Trends in Aging Sociology Help

Trends in Aging

Over the past 25 years. the U.S. population has been aging. The median age (the age at which half the people  are younger and half are older) has increased by slightlymore than 6 years-from se in 1980 t? 36.4 in 2006 (U.S. Census Bureau, 2009). 111is change was partly a result of the Baby Boomers (people born between 1946 and 1964) moving into middle age and partly a result of more people living longer. As shown in ~ figure 12.1a. the number of older persons-age 65 and above-increased  ignificantly between 1980 and 2000. The population  over .lge 85 has been growing especially fast.When new ce,ISUSdata for the 2 10 census are available.we will no doubt learn of additional changes in the age  composition of the U.S. population.An increase in the number of older people living in the United States and other high-income nations resulted from an increase in life expectancy (greater longevity) combined with a stabilizing of birth rates (Atchley and Barusch, 2004). Life expectancy is the average number of years ,!Jhat a group of people born
in the same year could expect  to live. Based on thedeath rates- in the year of birth, life expectancy shows the average length of life of a cohort=« group of people born within a specified period of time. Cohorts  may be established on the basis of onc-, five-, or tenyearintervals; they may also be defined by events taking place at the time of their birth, such as Depressionera babies or Baby Boomers (Moody. 2002). 1’01’ the cohort born in 2004, as an example. life expectancy at birth was 77.9 years for the overall u.s. population- 75.2 for males and 80.4 for females. However. as Figure J 2. J b shows. there arc significant racial-ethnic and sex differences in life expectancy. Although the life expectancy of people of color has improved over the past 50 year§,. higher rates of illness and disabilily-attributed to poverty, inadequate health care, and greater exposure to environmental risk factors-still persist. Today, a much larger percentage of the u.s. population is over age 65 than in the past. One of the fastest-growing segments of the population is made “1′- of people age 85 and above. 111is cohorl is expecte-i to almost double in size between 2000 and 2025 (loS. Census Bureau. 2009); by the ycar 2050. the Census Bureau predicts that the number of pe”~’1I1Sage .over will have increased to about 20 million (almost 5 percent of the population). Even more astonishing is the fact that the number of centenarians (persons 100 years of age and above) in this country will increase more than 12 times. from 66.000 in,,1999 to ‘about 834,000 in 2050 (L. Ramirez, 1999). TIle current distribution of the u.s. population is depicted in the “age pyramid” in Figure 12.1d.lf, every year, the same number of people are born as in the previous year and a certain number die in each age group, the rendering of the population distribution should be pyramid shaped. As you will note, however, Figure 12.1 d is not a perfect pyramid, but instead reflects declining birth rates among post-Baby Boomers.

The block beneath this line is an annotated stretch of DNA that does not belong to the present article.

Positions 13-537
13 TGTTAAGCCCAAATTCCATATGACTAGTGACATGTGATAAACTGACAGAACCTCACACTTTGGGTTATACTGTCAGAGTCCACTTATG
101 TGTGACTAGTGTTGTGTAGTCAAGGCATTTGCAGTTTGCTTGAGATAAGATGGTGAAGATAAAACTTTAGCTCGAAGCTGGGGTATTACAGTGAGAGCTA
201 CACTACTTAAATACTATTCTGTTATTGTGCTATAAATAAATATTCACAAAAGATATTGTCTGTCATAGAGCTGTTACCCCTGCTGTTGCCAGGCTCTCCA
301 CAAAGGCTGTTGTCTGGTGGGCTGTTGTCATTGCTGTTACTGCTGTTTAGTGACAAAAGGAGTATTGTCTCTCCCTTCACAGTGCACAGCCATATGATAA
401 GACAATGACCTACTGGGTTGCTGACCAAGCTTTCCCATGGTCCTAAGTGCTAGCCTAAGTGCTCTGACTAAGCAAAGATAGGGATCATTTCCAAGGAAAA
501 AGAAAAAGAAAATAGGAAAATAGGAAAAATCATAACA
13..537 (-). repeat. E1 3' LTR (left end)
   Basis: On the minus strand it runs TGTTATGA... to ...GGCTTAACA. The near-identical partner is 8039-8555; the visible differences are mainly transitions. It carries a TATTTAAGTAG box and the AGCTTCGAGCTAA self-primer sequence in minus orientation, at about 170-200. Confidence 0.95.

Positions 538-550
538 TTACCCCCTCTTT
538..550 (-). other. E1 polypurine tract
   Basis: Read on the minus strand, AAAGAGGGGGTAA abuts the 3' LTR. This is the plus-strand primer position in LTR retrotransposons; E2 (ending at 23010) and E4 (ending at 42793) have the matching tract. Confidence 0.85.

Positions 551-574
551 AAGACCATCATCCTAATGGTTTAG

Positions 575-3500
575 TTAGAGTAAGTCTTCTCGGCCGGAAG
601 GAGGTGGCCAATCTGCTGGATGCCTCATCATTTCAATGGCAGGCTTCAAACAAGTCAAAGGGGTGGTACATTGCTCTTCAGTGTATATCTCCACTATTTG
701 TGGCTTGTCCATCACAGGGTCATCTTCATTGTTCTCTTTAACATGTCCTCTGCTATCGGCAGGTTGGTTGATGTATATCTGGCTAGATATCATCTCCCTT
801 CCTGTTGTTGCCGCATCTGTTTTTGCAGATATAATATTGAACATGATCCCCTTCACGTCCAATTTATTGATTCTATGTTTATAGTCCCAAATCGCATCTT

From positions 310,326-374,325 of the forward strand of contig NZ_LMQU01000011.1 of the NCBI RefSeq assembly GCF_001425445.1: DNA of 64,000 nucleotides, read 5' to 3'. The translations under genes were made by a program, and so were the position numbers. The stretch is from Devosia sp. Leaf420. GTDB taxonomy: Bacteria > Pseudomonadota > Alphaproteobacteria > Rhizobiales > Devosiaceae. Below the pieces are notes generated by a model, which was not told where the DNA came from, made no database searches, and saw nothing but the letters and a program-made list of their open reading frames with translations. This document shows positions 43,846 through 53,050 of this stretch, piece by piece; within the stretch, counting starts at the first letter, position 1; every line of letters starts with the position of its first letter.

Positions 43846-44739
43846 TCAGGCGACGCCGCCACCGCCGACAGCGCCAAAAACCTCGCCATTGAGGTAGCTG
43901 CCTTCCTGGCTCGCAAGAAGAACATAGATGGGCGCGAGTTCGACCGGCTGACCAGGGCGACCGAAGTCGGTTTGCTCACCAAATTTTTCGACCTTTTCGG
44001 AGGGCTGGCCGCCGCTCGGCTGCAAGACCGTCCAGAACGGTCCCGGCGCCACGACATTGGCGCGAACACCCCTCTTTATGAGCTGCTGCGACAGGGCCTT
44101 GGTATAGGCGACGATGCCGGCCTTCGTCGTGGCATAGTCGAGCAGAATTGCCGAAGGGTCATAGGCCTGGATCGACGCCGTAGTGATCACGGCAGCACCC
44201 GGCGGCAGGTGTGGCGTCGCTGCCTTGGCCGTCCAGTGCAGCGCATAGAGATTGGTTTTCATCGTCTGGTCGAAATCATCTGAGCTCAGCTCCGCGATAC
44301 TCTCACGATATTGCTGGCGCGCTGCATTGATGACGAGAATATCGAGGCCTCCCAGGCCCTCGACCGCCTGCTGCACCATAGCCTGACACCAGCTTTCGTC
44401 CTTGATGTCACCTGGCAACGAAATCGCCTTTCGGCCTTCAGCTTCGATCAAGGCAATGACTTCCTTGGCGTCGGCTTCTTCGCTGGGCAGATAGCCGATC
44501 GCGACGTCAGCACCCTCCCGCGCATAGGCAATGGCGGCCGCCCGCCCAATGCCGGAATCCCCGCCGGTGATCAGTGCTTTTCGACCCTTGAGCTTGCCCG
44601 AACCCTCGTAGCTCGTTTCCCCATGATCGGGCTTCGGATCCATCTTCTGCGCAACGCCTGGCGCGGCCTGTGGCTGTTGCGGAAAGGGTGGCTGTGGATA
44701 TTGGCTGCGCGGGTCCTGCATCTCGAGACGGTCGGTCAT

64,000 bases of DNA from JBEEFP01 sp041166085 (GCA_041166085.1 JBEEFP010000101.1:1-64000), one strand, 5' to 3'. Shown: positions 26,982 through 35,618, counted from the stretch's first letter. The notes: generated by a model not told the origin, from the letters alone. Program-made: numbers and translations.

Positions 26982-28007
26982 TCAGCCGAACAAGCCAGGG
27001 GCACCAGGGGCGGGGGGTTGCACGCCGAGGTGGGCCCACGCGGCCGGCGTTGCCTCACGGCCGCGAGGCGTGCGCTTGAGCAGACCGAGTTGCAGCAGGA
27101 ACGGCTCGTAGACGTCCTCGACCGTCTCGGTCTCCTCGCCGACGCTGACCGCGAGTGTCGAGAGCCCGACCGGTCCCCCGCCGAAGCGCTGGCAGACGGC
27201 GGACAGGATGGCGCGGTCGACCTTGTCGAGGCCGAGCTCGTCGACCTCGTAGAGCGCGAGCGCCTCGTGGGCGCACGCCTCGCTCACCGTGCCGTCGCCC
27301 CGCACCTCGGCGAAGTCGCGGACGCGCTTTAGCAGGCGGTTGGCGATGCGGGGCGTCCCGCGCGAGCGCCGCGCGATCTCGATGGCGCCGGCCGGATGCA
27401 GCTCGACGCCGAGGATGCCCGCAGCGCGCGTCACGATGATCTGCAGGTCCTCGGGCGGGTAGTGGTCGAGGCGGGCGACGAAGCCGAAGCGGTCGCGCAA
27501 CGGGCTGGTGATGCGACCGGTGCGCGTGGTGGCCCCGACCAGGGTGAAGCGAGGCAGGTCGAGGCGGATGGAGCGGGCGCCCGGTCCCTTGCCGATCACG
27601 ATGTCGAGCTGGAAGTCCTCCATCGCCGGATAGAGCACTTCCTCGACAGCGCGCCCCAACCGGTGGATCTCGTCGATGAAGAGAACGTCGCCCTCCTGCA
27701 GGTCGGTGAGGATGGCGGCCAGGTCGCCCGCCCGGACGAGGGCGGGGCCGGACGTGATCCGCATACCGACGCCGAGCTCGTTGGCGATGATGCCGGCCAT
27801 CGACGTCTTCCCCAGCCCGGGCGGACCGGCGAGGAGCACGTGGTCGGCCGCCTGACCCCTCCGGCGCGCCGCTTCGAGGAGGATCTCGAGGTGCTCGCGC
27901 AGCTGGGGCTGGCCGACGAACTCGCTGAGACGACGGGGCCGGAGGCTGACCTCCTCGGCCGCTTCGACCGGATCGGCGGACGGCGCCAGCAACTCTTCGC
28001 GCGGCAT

Posted on September 7, 2014 in AGING AND INEQUALITY BASED IN AGE

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